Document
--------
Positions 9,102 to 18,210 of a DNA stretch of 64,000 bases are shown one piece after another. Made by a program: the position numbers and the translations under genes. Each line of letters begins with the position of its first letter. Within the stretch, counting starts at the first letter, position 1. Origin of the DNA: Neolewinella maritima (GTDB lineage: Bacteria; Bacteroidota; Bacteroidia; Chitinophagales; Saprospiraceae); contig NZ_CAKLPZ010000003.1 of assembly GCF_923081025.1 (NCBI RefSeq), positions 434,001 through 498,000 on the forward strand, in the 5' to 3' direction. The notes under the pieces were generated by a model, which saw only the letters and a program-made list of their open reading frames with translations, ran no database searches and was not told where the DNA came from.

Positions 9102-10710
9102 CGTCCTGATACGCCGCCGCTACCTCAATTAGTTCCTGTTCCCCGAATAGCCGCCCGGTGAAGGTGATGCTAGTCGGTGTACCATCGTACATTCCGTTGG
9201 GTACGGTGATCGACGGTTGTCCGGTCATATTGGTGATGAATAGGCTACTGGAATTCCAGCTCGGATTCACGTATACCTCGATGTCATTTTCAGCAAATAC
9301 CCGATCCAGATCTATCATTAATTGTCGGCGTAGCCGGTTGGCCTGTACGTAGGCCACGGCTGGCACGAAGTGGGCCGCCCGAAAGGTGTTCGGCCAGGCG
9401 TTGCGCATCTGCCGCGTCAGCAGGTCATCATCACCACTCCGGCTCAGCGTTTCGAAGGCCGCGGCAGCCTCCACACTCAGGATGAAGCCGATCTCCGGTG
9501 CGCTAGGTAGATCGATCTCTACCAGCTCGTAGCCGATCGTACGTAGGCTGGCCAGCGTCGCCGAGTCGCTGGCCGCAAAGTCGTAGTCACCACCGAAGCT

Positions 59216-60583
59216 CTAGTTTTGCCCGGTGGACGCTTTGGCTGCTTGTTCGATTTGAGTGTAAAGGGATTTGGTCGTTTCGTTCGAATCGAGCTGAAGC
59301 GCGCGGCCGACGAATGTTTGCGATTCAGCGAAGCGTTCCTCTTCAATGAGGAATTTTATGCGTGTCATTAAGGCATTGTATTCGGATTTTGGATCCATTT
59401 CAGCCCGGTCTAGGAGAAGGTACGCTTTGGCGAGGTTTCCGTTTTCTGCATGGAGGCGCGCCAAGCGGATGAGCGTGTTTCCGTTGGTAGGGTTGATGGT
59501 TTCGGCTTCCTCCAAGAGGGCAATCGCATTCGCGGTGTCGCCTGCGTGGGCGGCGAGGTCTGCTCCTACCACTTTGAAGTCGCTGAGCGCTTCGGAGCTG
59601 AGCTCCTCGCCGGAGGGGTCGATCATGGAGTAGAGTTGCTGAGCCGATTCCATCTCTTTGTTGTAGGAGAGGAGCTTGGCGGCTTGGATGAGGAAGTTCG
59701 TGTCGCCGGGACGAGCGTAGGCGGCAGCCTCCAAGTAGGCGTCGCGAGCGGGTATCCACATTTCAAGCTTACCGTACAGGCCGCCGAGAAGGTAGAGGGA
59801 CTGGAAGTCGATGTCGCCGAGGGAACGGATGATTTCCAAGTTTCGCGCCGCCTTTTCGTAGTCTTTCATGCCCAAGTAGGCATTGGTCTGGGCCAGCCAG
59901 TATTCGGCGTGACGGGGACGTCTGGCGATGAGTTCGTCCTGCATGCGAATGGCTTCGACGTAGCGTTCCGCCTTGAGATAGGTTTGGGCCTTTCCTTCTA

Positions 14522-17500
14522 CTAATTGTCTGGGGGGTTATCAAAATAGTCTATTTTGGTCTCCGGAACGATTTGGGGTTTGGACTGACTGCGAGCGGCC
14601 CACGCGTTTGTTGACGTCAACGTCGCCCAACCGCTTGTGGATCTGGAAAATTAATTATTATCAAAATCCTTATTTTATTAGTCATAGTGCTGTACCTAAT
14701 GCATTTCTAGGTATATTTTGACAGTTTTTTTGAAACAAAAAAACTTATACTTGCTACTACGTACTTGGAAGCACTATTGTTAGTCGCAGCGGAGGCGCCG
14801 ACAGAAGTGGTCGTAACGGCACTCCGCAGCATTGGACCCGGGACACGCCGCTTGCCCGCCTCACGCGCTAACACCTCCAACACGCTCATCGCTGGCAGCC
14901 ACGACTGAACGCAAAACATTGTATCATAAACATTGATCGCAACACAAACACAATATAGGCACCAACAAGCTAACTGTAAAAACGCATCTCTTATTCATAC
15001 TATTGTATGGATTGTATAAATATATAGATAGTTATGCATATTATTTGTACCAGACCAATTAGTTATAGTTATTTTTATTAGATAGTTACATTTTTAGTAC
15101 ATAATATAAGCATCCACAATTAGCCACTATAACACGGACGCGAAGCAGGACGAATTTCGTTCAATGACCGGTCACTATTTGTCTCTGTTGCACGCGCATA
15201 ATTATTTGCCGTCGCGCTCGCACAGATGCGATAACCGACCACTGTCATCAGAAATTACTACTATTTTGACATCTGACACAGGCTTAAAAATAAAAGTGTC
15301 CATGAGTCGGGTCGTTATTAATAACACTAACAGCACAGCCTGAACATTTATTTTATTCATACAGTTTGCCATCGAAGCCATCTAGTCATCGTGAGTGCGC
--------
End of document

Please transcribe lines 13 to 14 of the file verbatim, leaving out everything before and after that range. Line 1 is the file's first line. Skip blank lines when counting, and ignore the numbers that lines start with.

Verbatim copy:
59601 AGCTCCTCGCCGGAGGGGTCGATCATGGAGTAGAGTTGCTGAGCCGATTCCATCTCTTTGTTGTAGGAGAGGAGCTTGGCGGCTTGGATGAGGAAGTTCG
59701 TGTCGCCGGGACGAGCGTAGGCGGCAGCCTCCAAGTAGGCGTCGCGAGCGGGTATCCACATTTCAAGCTTACCGTACAGGCCGCCGAGAAGGTAGAGGGA